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Why the CEO of the petroleum-equipment maker Allen Global is rushing to invest in Kazakhstan

26 november 2014, 14:03
0

 A lot of countries proclaim themselves business-friendly to try to attract foreign investment.

Jerry Nichols, CEO of the American oil and gas equipment maker Allen Global, has learned that many of the claims are bogus.

In a lot of so-called business-friendly countries, overseas investors find themselves running a gauntlet of regulation, red tape and other problems, he said.

Not so with Kazakhstan, said Nichols, who became a believer in just one trip in October.

He’s so excited about Allen Global’s prospects in the country that he’s opening an office in Astana, plans to start an equipment assembly operation near the capital and will have the company take part in Expo 2017 in Astana.

“I’m ecstatic about what I saw,” said Nichols, whose 66-year-old Springfield, Missouri, company does business in 60 countries.

“I’ll be committing significant resources – time and money – to developing a business in Kazakhstan that can become a springboard for business throughout the CIS and beyond.”

Josh Studl, head of the Washington-based trade-promotion company Trevian International, encouraged Nichols to visit Kazakhstan.

Studl, whose company for the moment focuses entirely on Kazakhstan, thought Allen Global’s oil, gas and minerals recycling equipment was perfect for the resource-rich country.

Josh Studl, head of the investment-facilitation company Trevian International, and Azamat Amirtayev, president of the Kazakhstan Association of Software Companies, at the 2012 Astana Economic Forum. The two signed a business-cooperation agreement at the event. Photo courtesy of Trevian International.

Studl lined up and attended Nichols’ meetings with government and business officials in Astana.

They included representatives of the national oil and gas company KazMunai Gas; the Association of Mining and Metallurgical Enterprises, which represents Kazakhstan’s biggest mining corporations; TauKen Samruk, a national holding company that has stakes in Kazakhstan’s top mining operations; the electrical-power giant Samruk Energy; the national development agency Baiterek Holdings; and the national investment-promotion agency KazNex Invest. Nichols also had unofficial discussions about Expo 2017.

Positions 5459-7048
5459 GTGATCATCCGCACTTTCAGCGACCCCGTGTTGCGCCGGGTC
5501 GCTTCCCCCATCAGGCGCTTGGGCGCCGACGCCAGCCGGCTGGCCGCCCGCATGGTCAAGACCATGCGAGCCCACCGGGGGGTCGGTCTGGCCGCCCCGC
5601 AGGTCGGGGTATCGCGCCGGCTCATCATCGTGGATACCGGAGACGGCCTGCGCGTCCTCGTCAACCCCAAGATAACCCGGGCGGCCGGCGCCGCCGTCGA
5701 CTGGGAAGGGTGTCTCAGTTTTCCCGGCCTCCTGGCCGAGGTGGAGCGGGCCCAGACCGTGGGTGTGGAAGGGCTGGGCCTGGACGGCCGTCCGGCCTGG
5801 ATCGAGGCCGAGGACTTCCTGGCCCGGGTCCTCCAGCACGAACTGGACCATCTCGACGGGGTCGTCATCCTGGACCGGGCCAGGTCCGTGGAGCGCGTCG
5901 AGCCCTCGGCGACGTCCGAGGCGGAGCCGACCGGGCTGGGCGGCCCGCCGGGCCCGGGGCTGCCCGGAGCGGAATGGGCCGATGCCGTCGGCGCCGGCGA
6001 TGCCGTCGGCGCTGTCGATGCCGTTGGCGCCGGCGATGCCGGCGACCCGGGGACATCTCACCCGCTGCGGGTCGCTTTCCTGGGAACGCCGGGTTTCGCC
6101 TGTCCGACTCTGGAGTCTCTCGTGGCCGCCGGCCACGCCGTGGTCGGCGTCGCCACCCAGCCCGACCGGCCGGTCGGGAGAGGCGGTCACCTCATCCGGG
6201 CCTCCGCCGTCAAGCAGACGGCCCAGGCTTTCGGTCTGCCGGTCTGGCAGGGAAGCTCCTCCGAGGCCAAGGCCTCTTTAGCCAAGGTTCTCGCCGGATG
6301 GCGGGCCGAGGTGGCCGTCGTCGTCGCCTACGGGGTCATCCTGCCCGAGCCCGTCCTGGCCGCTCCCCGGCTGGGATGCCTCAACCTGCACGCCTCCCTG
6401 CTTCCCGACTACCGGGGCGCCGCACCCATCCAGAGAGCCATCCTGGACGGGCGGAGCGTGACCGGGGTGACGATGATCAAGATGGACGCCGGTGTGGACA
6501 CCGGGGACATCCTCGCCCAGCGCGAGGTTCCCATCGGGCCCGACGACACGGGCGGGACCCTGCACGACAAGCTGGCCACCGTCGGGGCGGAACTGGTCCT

The officials at the meetings quickly recognized that Allen Global’s products could help Kazakhstan’s extraction industries, which together account for the lion’s share of the country’s gross domestic product, Studl said.

Its mainstay line is equipment that recycles petroleum-based and other liquids by filtering out contaminants and water.

The equipment not only saves money by allowing a company to recycle motor oil, transmission fluid and similar products, but also eliminates the waste caused by disposing of these products.

This Allen Global recycling equipment removes color and acidity from contaminated liquids. Photo courtesy of Allen Global.

Another Allen Global product that could help Kazakhstan is modular refining plants.

Kazakhstan has three huge refineries -- at Shymkent, Pavlodar and Atyrau --which are being renovated through 2016 at a cost of more than $1 billion each.

The cost of building a modular refinery is a fraction of erecting a traditional one -- $50 million to $100 million for a modular versus several billion dollars for a behemoth.

Modular refineries also reduce petroleum-product transportation costs. Instead of having one behemoth serve a huge region, you can locate several smaller refineries next to sources of oil and gas or close to consumers.

Like many international companies, Allen Global organizes its global operations by region, selecting one country per continent as a regional headquarters.

Nichols’ visit to Kazakhstan convinced him that he should choose Kazakhstan rather than Russia as Allen Global’s hub for the former Soviet Union and North Africa.

A key reason, he said, was that Kazakhstan represented a sizable market for his company’s products.

Other reasons were the enthusiasm and helpfulness of the Kazakh officials he met in October, and an array of new incentives – including tax breaks – that the government rolled out this year to attract overseas investors.